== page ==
10/19/2021 | Press release | Distributed by Public on 10/19/2021 18:18
U.S. Senator Jon Tester's landmark Blackfoot-Clearwater Stewardship Act (BCSA) continued picking up momentum at a key hearing on Capitol Hill today.
Tester's bill to create jobs, protect thousands of acres of public land, and ensure future generations can access the world-class outdoor recreational opportunities available in the Blackfoot River watershed was heard by the Senate Energy and Natural Resources Committee.
"This bill is the result of decades worth of on-the-ground collaboration among the folks who live, work, and play on the Blackfoot River watershed, and is a big step towards managing that landscape in a way that works for everyone," Tester said. "The Blackfoot-Clearwater Stewardship Act is a shining example of what can happen when Montanans work together, and I am excited to see the positive momentum this critical legislation is earning as we continue working towards creating jobs and protecting this landscape for generations to come."
The result of a collective effort between ranchers, recreationists, loggers, mountain bikers, and business owners, Tester's BCSA is a multi-use proposal that would protect thousands of acres of public land, ensure future generations can access outdoor recreational opportunities, and strengthen Montana's outdoor economy in the Blackfoot River Watershed.
Specifically, the bill would protect 79,060 acres of wildlife habitat in the Bob Marshall, Mission Mountains, and Scapegoat Wilderness Areas, open 2,013 acres of currently closed land to snowmobiling, and protect 3,835 acres for mountain biking and hiking. It would also require the Forest Service to prioritize its review of future recreational trail proposals from the collaborative group, and to conduct a forest health assessment that will help identify new timber projects on the landscape.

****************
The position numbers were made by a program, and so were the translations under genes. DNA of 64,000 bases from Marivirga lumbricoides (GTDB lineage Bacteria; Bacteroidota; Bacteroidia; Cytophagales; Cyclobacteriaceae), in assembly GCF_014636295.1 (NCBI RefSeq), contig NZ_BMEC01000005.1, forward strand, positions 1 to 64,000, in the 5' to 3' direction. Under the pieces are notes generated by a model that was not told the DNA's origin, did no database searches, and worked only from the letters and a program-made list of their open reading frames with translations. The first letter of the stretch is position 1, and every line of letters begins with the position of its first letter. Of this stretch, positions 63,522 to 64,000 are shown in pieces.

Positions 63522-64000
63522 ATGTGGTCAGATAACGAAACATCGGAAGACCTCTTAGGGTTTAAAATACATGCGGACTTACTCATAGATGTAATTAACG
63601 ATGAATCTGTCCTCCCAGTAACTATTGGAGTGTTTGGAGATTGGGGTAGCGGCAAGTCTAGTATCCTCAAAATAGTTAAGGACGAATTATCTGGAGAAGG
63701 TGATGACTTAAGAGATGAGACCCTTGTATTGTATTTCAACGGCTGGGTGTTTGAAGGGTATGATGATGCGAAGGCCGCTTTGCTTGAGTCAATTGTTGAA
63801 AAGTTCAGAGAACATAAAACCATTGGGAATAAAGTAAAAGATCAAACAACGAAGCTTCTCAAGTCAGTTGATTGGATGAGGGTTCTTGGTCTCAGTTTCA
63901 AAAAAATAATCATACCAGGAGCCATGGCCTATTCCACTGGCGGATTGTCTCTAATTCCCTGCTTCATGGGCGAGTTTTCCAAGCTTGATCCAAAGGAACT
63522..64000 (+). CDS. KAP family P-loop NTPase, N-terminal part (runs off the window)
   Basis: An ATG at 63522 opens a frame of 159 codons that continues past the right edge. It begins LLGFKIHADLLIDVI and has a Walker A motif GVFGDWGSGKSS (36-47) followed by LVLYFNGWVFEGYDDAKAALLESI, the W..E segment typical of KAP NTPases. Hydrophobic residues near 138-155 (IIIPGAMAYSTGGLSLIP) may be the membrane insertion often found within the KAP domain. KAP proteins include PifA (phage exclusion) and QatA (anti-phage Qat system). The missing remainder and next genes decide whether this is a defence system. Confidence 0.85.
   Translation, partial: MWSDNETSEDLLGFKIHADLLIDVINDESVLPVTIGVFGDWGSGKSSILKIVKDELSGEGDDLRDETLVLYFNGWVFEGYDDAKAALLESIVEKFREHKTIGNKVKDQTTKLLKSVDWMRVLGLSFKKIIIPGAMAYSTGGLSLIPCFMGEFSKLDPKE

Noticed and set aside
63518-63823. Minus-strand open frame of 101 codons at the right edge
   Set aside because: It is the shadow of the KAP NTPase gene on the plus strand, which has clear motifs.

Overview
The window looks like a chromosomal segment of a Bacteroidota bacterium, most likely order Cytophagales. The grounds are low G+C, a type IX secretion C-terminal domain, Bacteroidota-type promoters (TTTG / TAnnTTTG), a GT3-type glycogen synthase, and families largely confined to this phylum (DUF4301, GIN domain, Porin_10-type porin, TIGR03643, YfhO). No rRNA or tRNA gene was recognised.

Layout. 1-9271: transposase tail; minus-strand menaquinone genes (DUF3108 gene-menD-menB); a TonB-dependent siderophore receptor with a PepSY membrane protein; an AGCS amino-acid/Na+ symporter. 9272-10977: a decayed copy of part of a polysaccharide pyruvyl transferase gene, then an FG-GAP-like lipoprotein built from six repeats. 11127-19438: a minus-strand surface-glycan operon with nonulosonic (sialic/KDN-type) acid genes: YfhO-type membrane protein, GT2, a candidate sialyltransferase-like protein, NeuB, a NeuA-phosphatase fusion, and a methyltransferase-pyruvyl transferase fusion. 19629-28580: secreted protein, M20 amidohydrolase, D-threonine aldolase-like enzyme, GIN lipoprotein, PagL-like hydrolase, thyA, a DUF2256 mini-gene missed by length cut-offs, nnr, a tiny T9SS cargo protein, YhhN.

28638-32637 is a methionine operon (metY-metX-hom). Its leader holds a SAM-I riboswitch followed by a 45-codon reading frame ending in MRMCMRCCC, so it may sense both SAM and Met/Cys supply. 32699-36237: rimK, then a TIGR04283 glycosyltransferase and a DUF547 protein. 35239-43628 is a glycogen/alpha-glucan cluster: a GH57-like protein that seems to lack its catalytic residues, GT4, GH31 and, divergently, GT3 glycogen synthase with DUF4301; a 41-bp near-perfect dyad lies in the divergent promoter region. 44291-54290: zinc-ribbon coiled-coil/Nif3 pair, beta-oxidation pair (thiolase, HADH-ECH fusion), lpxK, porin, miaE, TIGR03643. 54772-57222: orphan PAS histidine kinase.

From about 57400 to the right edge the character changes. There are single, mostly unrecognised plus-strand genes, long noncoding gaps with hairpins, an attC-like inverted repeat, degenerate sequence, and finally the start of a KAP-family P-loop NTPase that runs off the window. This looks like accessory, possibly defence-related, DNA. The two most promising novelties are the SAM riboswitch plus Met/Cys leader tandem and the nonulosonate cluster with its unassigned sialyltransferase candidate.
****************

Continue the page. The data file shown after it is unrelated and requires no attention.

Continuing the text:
Montana business, outdoor, and community leaders praised Tester's bill:
"This year, Montana's rivers experienced severe drought, low flows, and high temperatures, but the Blackfoot remained open to anglers throughout the summer because it's fed by tributaries that are a constant source of cold and clean water," said Terri Raugland, co-owner of Blackfoot River Outfitters. "We can expect many more summers like the last one, and that means we must pass the Blackfoot Clearwater Stewardship Act now, to ensure those tributaries are protected and the Blackfoot's fishery remains as resilient as it did last summer. My business and so many others up and down the Blackfoot depend on it."
"MTB Missoula supports the Blackfoot Clearwater Stewardship Act because a wide spectrum of public land advocates and enthusiasts, including mountain bikers, were able to set aside their differences for the greater good that's represented in this bill," said John Stegmaier, Executive Director of MTB Missoula. "We believe collaboration is the best approach for solving our public land conflicts, and this bill reflects that approach."
"We've been plugging away at the Blackfoot Clearwater Stewardship Act for nearly 20 years now," said Blackfoot-Clearwater Stewardship Act Steering Committee member Lee Boman. "That determination to see this bill passed stems from the love we have for the Blackfoot and the obligation we feel to pass its beauty and health on to our kids and theirs. This bill serves all of us through the water it will protect, the wildlife habitat it will secure, and the economy it will fortify."
Tester first introduced the Blackfoot Clearwater Stewardship Act at the request of the Blackfoot Clearwater Stewardship Project with the support of the local timber industry, and he re-introduced the bill last April.
Text of Tester's Blackfoot-Clearwater Stewardship Act is available HERE.